December 26, 2010

AND YET WE'RE BANNING DODGEBALL?:

Not motivated? Make a game of it: The Internet is prompting some people to get it in gear. The rewards include virtual badges and group encouragement. (Zachary Pincus-Roth, 12/26/10, Los Angeles Times)


Companies such as Health Month have begun to harness people's innate craving for competition to turn the world into one giant virtual summer camp. Now that 97% of teens and more than half of adults play video games, companies have caught on to the medium's addictive powers. Websites and apps are using virtual points, levels, leader boards, badges and challenges to motivate people to stay healthy, watch television or read a newspaper. "Games are starting to creep into every aspect of our day," says Jesse Schell, a game designer who teaches at Carnegie Mellon University's Entertainment Technology Center.

In the tech world, gamification is now a full-blown movement, and the first Gamification Summit will take place in San Francisco in January, organized by Gabe Zichermann, author of "Game-Based Marketing." But while some believe this phenomenon is a motivation machine that will dominate lives in coming years, others think it's a manipulative fad that does not acknowledge how humans' brains really work.

Games with a sales twist have existed for years. Sweepstakes, frequent flier miles and the punch card you get at the frozen yogurt shop are all games of sorts, and the "serious games" movement has brought video games into military training, workplaces and therapy. But new technology allows gaming to extend its tentacles even further. Blackberries and iPhones can record and monitor personal information at all times. Social games such as FarmVille — in which an estimated 54 million monthly users harvest virtual crops to rise to higher levels while collaborating with Facebook friends — have introduced video games to new demographics and shown that simple, low-cost games can be engaging even when the prizes are virtual.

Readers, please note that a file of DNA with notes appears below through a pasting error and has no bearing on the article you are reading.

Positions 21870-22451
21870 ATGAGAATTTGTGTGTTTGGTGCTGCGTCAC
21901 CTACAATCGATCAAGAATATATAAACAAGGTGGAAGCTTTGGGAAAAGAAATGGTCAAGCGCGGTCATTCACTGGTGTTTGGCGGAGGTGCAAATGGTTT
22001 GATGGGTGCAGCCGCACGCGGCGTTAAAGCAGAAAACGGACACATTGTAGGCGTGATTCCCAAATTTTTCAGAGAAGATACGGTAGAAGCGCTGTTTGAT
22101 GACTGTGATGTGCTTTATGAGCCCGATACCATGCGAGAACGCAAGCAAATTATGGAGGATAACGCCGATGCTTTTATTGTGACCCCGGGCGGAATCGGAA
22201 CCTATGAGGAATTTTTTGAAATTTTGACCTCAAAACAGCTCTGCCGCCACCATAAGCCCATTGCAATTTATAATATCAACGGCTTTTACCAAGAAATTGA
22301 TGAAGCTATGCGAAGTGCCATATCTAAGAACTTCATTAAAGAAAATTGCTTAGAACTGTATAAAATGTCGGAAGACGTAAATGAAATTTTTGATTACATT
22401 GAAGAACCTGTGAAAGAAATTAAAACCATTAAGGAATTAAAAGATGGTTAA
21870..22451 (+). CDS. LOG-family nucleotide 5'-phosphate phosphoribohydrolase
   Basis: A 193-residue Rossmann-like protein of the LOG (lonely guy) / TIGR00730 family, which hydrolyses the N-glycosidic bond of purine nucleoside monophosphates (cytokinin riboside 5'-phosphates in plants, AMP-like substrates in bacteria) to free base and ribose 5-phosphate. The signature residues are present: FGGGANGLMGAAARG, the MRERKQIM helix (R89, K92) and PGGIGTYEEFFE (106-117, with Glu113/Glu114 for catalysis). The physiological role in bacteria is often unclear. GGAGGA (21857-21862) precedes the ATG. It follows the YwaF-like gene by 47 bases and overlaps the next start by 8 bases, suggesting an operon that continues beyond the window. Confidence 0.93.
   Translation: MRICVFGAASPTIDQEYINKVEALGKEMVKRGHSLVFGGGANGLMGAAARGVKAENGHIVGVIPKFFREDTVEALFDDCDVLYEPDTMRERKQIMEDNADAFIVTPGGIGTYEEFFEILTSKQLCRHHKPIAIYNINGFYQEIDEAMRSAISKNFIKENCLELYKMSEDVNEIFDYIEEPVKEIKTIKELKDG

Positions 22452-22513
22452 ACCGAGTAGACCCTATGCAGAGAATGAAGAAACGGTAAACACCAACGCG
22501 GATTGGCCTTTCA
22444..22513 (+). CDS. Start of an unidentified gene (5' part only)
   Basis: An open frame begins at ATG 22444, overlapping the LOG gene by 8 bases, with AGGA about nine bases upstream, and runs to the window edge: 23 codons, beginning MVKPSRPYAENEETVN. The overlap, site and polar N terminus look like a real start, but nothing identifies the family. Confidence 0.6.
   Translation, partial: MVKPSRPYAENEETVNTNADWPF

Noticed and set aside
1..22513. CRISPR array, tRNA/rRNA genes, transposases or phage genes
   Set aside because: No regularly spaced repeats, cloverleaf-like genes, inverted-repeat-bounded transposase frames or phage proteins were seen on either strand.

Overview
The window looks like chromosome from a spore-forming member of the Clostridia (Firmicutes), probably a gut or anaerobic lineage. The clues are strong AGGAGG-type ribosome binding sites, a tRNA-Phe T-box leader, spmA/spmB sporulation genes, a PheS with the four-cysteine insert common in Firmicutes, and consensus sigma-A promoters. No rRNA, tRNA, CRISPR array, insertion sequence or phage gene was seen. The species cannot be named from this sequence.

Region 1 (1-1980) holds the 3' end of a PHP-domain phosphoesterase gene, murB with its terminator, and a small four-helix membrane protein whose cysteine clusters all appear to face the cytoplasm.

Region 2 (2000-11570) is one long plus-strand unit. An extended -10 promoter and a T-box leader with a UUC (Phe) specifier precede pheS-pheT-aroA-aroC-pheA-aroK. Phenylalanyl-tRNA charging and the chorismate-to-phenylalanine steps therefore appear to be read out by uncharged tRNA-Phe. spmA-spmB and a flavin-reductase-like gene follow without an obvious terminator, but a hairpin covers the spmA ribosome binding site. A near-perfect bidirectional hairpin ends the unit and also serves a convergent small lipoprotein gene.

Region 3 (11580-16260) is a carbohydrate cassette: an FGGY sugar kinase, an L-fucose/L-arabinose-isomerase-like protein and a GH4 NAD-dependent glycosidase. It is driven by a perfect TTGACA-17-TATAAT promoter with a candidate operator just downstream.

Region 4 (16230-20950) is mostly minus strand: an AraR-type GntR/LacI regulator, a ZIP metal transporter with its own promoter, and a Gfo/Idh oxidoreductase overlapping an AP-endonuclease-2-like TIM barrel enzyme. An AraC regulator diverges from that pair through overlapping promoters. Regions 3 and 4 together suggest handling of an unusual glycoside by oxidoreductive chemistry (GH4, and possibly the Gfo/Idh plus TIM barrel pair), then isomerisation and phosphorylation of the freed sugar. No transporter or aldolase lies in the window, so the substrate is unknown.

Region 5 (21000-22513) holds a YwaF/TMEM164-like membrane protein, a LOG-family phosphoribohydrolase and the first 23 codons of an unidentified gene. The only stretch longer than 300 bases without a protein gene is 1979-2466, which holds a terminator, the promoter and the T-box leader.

Gamification got a jump-start from Foursquare and other location-based social networks, which turn every outing into a contest. When you go to a bar or restaurant, you "check in" to that location on your Foursquare app and eventually earn badges, such as a "Pizzaiolo" badge, which you get when you go to 20 pizza places.

Companies are now bringing this model into other areas of life. Campusfood.com gives students badges for ordering takeout. The Philadelphia Inquirer and Huffington Post give badges for interacting with articles online.

Some of these games are standalone enterprises that make money by charging for apps or extra features, while others are created by existing brands to hook customers. An industry of third-party companies, such as Bunchball, Badgeville and BigDoor, help companies add these game elements.

A game can be particularly helpful in an area such as financial planning, in which it makes arduous tasks sexier. The personal finance site Mint.com, which has more than 4 million users, introduced a "goals" feature, which makes a game out of buying a home or erasing your debt. "Personal finance is not necessarily the most exciting topic," says Stew Langille, Mint.com's vice president of marketing. "We wanted to add a layer of fun."


Liberty beats Security again.

Posted by Orrin Judd at December 26, 2010 9:43 AM
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